Amphicrine tumor. (3/249)

The term amphicrine refers to cells, and tumors, which show both exocrine and endocrine features. Author s aim was to analyse the characteristics of these neoplasms. 40 suspicious cases were reviewed. Mucin-stains (PAS, diastase-PAS, Stains-all, Alcian-blue), immunohistochemistry (antibodies against Neuron-Specific Enolase (NSE), and Chromogranin A (CGA), and electronmicroscopic studies were performed to demonstrate exocrine and/or endocrine features of the tumor cells. By means of these methods, 16 cases turned out to be amphicrine tumors. Among them, there were 4 sinonasal, 1 bronchial, 1 mediastinal, 8 gastrointestinal and 2 suprarenal gland neoplasms. In connection to the subject, a brief review is given of amphicrine tumor, regarding its etiological and pathological aspects. These tumors form a distinct clinicopathological entity and should be separated from both neuroendocrine tumors and adenocarcinomas.  (+info)

Recurrent inverted papilloma: diagnosis with pharmacokinetic dynamic gadolinium-enhanced MR imaging. (4/249)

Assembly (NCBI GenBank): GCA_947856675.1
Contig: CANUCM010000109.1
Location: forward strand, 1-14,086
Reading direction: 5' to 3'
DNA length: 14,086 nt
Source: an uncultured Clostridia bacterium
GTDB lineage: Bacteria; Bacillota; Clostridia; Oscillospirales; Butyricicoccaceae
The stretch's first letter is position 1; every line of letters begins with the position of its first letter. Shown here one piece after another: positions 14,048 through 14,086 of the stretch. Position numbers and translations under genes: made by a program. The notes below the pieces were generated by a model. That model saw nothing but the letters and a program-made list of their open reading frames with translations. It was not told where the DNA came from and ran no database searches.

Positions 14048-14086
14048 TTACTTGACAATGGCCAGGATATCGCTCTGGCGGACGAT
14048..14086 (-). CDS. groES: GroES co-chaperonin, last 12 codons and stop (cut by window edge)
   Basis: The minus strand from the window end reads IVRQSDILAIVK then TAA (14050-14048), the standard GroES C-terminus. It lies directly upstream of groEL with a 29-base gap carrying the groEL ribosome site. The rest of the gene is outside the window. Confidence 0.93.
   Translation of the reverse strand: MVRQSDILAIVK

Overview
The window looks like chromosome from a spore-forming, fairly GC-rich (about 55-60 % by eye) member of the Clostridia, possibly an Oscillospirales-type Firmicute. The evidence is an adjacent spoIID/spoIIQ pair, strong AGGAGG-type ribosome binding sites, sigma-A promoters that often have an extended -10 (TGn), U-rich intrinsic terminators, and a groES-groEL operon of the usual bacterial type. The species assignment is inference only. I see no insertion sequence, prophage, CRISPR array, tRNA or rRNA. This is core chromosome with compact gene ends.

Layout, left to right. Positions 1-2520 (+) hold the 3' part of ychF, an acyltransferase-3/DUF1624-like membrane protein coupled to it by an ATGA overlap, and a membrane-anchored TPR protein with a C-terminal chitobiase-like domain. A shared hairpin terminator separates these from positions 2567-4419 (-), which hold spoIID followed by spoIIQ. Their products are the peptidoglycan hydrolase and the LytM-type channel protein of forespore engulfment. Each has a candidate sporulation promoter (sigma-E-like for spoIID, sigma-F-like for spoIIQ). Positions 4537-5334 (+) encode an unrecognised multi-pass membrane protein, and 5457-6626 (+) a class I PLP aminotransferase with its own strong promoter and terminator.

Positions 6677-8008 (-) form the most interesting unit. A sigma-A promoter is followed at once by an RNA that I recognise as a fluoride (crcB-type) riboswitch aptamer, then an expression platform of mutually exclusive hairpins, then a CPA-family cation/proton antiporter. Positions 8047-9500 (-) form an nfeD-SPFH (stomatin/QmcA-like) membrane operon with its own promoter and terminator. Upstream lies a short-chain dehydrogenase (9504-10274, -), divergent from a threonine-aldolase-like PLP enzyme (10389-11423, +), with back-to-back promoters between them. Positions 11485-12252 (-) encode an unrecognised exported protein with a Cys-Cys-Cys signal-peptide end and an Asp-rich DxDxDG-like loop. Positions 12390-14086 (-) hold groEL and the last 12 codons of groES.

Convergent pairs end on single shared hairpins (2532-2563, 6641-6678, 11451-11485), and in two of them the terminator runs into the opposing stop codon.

BACKGROUND AND PURPOSE: Dynamic gadolinium-enhanced MR imaging has been used successfully to identify post-treatment recurrence or postoperative changes in rectal and cervical carcinoma. Our purpose was to evaluate the usefulness of dynamic gadolinium-enhanced MR imaging for distinguishing recurrent inverted papilloma (IP) from postoperative changes. METHODS: Fifteen patients with 20 pathologically proved lesions (recurrent IP, 12; fibrosis or granulation tissue, eight) were enrolled in the study. Three observers, blinded to pathologic results, independently evaluated conventional MR images, including T1-weighted (unenhanced and postcontrast), proton-density-weighted, and T2-weighted spin-echo images. Results then were determined by consensus. Dynamic images were obtained using fast spin-echo sequences at 5, 30, 60, 90, 120, 150, 180, and 300 seconds after the injection of gadolinium-diethylene-triamine penta-acetic acid. Time-signal intensity curves of suspected lesions were analyzed by a pharmacokinetic model. The calculated amplitude and tissue distribution time were used to characterize tissue, and their values were displayed as a color-coded overlay. RESULTS: T2-weighted images yielded a sensitivity of 67%, a specificity of 75%, and an accuracy of 70% in the diagnosis of recurrent IP. Contrast-enhanced T1-weighted images yielded a sensitivity of 75%, a specificity of 50%, and an accuracy of 65%. Pharmacokinetic analysis showed that recurrent IP had faster (distribution time, 41 versus 88 seconds) and higher (amplitude, 2.4 versus 1.2 arbitrary units) enhancement than did fibrosis or granulation tissue. A cut-off of 65 seconds for distribution time and 1.6 units for amplitude yielded a sensitivity of 100% and a specificity of 100% for diagnosing recurrent IP. CONCLUSION: Dynamic MR imaging can differentiate accurately recurrent IP from postoperative changes and seems to be a valuable diagnostic tool.  (+info)